The following is Part III in a multi-part series on how to draft and leverage an ESI protocol in any litigation. Part I of our series discussed the When, How and Why in planning for and creating your ESI protocol. Part II addressed the Key Components of an ESI Protocol.
In conjunction with this series, eDiscovery Assistant has created a new section in Checklists and Forms titled ESI Protocols that will include new content with each part of this series.
You don’t know a good thing until it’s gone. Hindsight is 20/20. If only . . .
There are many different sayings to express regret in not planning properly for producing or receiving ESI in litigation. The one, surefire way to avoid that regret is to get a good ESI protocol in place that considers all of the aspects of ESI issues in a case. You know this, and we’ve been writing about it for weeks.
But I read you, you’re not convinced or you don’t know the real value of why you need to spend time drafting one, and you’re not even sure you know what to include in it. (See Part II of our series for the answer to that question.) Just this week I’ve heard from in-house lawyers that their uber-sophisticated large firms aren’t using ESI protocols in a complex trademark dispute.
Why not? Could it be that they don’t get the value?
So, as I sat down to write this week, I reflected on all the issues that we see with data we receive whether subject to an ESI protocol, or not, or from a third party who doesn’t feel the need to comply with a protocol that is in place. And what occurred to me is that to know WHY you need a protocol, you need to understand WHAT you are missing out on for your client when you don’t have one. In collaboration with Joy Murao, CEO of Practice Aligned Resources in Los Angeles, we’ve identified ten situations that we see regularly in receiving data, how those could have been prevented with a solid ESI protocol to enforce with the court, and what it costs your client each time one of these things happens.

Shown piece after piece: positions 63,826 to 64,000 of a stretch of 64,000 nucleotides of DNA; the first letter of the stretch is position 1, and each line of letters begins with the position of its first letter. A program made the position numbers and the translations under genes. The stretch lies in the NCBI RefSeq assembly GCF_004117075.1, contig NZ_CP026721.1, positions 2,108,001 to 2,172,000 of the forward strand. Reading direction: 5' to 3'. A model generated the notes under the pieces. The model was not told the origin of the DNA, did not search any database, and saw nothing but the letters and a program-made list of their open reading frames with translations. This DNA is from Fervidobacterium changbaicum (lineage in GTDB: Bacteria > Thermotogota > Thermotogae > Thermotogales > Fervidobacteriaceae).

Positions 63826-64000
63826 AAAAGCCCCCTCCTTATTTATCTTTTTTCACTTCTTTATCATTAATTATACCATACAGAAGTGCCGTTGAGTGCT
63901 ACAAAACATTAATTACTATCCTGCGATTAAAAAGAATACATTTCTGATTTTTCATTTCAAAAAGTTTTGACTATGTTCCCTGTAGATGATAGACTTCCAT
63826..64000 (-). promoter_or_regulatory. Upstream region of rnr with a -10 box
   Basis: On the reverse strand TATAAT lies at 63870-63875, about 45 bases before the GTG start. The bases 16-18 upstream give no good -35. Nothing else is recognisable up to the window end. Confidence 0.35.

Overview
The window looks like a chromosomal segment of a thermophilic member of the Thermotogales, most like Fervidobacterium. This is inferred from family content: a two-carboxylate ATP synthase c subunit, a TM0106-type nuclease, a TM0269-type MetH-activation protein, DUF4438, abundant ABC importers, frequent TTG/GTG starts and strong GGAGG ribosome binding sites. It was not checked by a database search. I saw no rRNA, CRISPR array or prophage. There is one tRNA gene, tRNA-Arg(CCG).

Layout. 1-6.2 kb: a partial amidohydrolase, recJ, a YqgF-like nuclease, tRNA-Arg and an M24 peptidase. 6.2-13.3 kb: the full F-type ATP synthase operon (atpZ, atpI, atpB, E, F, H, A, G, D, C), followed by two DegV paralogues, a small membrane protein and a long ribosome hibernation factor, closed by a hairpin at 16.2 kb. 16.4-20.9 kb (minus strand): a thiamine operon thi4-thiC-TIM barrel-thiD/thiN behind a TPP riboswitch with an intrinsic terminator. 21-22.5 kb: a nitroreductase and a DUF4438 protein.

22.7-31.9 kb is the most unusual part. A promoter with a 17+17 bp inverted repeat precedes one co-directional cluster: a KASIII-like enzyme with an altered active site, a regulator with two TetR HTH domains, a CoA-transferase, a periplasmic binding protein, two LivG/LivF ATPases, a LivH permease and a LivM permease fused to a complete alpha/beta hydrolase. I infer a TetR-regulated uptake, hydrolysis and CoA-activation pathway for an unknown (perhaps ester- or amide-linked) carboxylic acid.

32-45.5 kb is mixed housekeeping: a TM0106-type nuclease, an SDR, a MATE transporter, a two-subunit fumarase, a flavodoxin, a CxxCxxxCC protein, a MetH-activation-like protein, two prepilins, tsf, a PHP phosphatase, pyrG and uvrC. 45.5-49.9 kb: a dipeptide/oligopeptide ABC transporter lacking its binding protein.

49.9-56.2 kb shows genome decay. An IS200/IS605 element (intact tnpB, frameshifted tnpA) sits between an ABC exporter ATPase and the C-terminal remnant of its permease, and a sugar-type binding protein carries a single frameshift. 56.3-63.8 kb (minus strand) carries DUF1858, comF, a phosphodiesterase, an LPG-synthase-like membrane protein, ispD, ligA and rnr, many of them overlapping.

As you read this list, give thought to the data you are currently trying to wrangle for depositions, what you want to show at trial, or what data you need to prove your case. Notice that I said data, not documents. Data about the document (think metadata about a social media post—who authored it, when it was published, who commented, what they said) is sometimes as, or more important than the document itself.
Here it is, the list of the top ten situations you can avoid with a good ESI protocol:
- You need to search text of the documents, but you receive unsearchable pdfs or a production with no text. Simply put, no text = no search. Your protocol has to provide for the production of a text file with images. (Of course, if you’re receiving native data, that isn’t an issue, but if you are, you likely don’t need to worry about this situation.) Can you OCR the documents to create text? Sure you can, but you’ll have to pay someone to do it, either by the hour for PM time, or by the document. You also slow down your ability to start reviewing the documents because you can’t sort them effectively until you can search across them.